Three times Monday morning we had to confirm that our home delivered Vancouver Sun newspaper was dated correctly:
DistrictCity Mayor Darrell Mussatto has started an interesting conversation about improving transportation to the North Shore, suggesting the region should consider running rapid transit through a tunnel under Burrard Inlet. But maybe there’s a better option.
A transit gondola would be a fraction of the cost, easier to build, cheaper to operate and have a lower environmental footprint, forever.
I anticipate that this idea may inspire a certain amount of eye-rolling, but there’s evidence that a gondola could be a practical and affordable option. Let’s consider both obstacles and possibilities.
The first obstacle is distance: the SeaBus (which connects the two most obvious passenger transportation centres in Vancouver and North Vancouver) plies a 3.24-kilometre crossing. The Sun recently quoted University of B.C. engineering professor Erik Eberhardt, estimating that the cost of tunnelling “a few kilometres” under the harbour would be about $1 billion. And that, presumably, is just for the tunnel; never mind the expensive rail links, passenger infrastructure and rolling stock.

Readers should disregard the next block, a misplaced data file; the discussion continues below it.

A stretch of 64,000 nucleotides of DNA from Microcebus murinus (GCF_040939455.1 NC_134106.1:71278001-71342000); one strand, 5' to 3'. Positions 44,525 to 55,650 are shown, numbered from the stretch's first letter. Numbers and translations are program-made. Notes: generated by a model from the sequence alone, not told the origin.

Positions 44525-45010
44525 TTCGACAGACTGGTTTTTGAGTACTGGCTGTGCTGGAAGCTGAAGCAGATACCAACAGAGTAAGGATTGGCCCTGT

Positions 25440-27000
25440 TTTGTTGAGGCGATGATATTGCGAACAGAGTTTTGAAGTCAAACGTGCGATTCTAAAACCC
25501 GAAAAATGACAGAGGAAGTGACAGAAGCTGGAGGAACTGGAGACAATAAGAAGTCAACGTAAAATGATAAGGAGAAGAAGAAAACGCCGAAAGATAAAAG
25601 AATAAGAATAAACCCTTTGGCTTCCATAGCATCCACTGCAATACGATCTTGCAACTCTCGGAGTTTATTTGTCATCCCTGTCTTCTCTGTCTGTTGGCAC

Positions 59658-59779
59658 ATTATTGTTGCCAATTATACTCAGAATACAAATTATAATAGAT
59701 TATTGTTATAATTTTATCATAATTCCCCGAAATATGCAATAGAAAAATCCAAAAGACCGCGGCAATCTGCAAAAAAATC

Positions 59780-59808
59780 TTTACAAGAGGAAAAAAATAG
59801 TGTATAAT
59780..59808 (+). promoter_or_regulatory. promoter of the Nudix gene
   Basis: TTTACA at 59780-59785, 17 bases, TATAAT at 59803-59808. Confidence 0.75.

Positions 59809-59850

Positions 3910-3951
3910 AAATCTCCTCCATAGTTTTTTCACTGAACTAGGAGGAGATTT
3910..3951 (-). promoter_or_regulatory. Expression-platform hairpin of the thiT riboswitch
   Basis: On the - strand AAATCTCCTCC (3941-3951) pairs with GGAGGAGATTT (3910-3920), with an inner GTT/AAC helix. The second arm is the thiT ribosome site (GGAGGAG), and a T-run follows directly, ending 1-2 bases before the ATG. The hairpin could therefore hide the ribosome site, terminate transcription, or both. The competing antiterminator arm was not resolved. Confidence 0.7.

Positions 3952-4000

But the Peak2Peak gondola at Whistler, which runs 4.4 kilometres with a single span of 3.06 kilometres, cost just $51 million in 2008. It can be done. ...... SNIP
|Sea Bus Gondola|
A Gondola ride from the ICBC rooftop at Lonsdale Quay to a matching one at Vancouver's Waterfront station with two supporting towers in between would cost $100 Million???
The City of North Vancouver's 'Chunnel' to Vancouver is subject to earthquake activity, and immediate flooding of the tunnel would occur.
With Translink going the airborne Gondola route, the manufacturer claims that they come with airbag flotation devices which are deployed upon impact with water.